Wednesday, April 15, 2009

Heritage Photos

Last summer, a cousin of ours was going through an old box of photos she discovered in the family home where my grandfather grew up. She allowed me to take the photos so I could scan them and make copies for other family members. I was thrilled!

There were tons of pictures, many dating back to the 1800's. A lot of them had notes about who was in the photo as well as where and when it was taken, or were made into actual postcards with messages written on the back. Many pictures were of friends and neighbors. And sadly, quite a few had nothing written on them at all. My grandfather passed away almost three years ago (at the age of 101) and was the last of that generation, so no one else can identify the people in the pictures. On a happy note, I do have plenty of labeled heritage photos to scrap!

I have been teaching scrapbooking classes at my lss for several years. Last year, one of my classes focused on using heritage photos and scrapping memories from family history. It was so popular, we decided to carry it over into 2009. My challenge in designing layouts for this class is remembering that not everyone is blessed with a vast array of heritage photos. Therefore, I always try to design the layouts so they are versatile enough to work with modern pictures as well.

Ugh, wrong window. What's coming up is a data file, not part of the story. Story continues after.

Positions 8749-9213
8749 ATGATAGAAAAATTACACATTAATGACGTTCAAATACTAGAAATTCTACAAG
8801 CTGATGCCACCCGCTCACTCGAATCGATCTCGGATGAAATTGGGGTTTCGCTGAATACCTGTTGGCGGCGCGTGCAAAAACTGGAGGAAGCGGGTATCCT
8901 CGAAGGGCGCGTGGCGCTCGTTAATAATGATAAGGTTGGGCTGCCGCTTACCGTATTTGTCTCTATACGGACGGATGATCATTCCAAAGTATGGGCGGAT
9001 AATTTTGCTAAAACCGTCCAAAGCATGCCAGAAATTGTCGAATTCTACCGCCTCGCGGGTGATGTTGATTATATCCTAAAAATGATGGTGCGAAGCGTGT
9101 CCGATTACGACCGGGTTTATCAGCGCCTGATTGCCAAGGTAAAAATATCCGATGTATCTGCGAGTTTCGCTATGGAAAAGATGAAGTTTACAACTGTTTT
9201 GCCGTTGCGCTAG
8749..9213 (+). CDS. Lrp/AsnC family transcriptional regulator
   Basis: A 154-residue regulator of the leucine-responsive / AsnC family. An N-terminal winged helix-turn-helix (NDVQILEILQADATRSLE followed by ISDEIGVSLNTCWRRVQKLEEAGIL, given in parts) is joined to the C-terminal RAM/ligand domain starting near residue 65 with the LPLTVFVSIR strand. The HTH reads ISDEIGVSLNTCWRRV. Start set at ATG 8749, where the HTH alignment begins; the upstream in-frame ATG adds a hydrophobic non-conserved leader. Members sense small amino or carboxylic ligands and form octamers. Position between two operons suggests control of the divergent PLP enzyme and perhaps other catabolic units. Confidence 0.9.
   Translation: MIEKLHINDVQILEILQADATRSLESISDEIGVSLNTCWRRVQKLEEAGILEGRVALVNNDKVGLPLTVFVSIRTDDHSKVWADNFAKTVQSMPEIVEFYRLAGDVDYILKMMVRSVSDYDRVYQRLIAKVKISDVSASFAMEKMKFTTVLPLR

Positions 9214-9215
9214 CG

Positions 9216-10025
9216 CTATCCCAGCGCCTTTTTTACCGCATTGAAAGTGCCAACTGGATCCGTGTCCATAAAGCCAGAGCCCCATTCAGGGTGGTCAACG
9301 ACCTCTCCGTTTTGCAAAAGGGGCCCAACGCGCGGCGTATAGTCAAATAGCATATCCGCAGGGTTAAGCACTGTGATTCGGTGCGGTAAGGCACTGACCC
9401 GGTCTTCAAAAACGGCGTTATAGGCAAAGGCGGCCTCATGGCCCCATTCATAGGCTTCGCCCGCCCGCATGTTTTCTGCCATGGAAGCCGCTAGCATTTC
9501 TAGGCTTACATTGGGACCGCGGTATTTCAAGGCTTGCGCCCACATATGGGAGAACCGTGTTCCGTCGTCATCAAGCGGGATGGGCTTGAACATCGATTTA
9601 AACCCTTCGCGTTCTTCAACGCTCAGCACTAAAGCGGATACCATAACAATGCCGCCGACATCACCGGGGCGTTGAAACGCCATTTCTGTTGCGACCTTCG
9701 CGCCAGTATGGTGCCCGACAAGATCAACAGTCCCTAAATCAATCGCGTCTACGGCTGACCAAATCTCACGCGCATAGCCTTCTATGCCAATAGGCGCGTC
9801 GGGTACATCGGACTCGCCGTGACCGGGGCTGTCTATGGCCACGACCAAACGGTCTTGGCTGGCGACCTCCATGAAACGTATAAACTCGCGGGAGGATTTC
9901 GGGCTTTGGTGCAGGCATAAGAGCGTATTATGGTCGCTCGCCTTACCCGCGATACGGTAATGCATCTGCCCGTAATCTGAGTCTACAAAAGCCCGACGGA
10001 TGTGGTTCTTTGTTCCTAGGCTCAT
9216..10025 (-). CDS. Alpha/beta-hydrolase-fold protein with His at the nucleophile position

Here's one I designed for a class coming up on April 23rd using a little bit of everything! It's got a variety of patterned papers, notebook pages, chipboard, flowers, stamping, tickets, metal, and more. I love the eclectic mix and am excited to teach this class!

One tip I must give in working with heritage photos is always, ALWAYS work with a copy and never the original photo. Oftentimes it is the only one left in existence, and it would not be a great idea to cut it up or attach it permanently in your scrapbook. With the options that are available today for copying photographs, there's no reason why you should be altering the original. It's always a great idea to share copies with family members. Not only would most of them appreciate having a piece of their history, but then if the original somehow got destroyed, you would always have a backup.

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